Pensions are subject to division in a divorce to the extent one of the parties earned the pension benefit during the marriage. The court will equitably divide the marital portion of a pension plan after considering all the relevant factors in equitable distribution. The marital portion of a plan would be the portion that accrued from the date of marriage through the date of separation. An entire pension will be marital if the parties were married the entire time a party earned benefits under the pension. In other cases, a coverture fraction is applied based on the total years of service compared to the number of years of marriage. Pensions are often a deferred distribution asset meaning that each party will receive their share at retirement age of the participant. There is the option to do an immediate offset of the marital portion of the pension if there are other assets of comparable value.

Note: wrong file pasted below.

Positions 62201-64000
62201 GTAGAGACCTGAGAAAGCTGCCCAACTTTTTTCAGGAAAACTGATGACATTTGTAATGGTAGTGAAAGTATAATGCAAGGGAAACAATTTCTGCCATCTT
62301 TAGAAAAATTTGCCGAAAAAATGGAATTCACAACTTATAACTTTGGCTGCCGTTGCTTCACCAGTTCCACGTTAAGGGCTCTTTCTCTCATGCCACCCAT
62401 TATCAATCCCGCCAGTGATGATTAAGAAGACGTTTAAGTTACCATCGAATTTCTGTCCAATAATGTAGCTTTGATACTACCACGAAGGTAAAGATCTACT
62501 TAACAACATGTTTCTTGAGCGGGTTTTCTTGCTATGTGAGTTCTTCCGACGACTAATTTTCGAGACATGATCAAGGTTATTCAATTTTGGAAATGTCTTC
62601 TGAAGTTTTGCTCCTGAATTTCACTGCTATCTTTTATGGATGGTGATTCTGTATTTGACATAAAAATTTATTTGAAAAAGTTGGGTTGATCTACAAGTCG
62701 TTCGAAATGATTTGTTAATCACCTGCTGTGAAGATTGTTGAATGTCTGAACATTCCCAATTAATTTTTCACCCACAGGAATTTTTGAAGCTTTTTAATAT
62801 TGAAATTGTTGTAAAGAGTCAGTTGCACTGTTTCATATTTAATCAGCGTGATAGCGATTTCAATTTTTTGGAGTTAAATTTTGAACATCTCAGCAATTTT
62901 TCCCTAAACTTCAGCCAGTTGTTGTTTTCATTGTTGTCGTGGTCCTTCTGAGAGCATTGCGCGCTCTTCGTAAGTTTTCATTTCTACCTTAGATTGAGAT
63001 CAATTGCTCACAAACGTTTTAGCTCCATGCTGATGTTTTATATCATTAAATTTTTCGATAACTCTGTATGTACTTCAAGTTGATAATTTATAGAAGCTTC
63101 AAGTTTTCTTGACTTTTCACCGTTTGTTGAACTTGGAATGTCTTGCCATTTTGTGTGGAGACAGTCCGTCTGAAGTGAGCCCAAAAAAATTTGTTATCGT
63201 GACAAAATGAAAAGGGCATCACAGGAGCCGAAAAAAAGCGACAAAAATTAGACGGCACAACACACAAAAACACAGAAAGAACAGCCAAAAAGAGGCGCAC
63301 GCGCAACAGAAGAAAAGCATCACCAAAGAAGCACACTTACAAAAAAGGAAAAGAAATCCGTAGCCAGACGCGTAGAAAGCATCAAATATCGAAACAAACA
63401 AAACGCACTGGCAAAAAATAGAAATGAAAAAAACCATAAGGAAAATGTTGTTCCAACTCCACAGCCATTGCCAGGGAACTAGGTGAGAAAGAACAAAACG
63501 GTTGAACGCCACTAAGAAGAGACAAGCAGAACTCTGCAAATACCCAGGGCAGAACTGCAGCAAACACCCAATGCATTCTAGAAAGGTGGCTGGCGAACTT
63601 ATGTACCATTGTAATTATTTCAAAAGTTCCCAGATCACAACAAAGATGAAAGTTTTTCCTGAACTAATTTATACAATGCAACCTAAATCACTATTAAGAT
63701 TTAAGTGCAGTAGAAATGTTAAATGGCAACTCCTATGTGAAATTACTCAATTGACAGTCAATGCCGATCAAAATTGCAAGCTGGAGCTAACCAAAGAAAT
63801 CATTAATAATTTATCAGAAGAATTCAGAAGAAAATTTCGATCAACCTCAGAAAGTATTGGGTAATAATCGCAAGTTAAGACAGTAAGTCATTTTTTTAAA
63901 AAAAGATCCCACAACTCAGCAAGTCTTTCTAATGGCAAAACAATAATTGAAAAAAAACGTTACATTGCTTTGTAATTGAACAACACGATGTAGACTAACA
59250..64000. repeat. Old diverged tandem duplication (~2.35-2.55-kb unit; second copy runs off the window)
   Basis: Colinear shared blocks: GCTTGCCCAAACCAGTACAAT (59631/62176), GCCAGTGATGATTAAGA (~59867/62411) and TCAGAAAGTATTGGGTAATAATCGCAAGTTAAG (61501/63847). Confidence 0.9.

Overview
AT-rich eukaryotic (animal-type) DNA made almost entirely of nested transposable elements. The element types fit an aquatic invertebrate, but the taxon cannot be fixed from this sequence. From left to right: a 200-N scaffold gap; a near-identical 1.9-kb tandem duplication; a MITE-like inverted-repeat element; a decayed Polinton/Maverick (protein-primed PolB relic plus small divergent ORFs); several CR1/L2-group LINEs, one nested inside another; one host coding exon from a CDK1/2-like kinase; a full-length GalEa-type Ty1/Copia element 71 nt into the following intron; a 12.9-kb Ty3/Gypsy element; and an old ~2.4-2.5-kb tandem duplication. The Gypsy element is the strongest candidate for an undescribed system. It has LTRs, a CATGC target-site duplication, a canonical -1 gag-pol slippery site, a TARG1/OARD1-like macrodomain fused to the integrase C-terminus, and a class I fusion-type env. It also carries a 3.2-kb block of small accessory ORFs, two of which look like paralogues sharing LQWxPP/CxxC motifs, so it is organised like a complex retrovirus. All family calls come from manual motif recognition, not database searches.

In a deferred distribution scenario, post-separation increases in the pension plan might also be allocated between the parties. An example would include post-separation cost of living increases. Since this increase in the benefit is not due to the effort or contribution of a party the courts feel it should be shared. Increases in the benefit due to the effort or contribution of the party or their employer post-separation will be non-marital. This treatment of post-separation increases has been addressed in several cases including MacDougall v. MacDougall, 2012 PA Super 83 and
Berrington v. Berrington, 534 Pa. 393 (1993).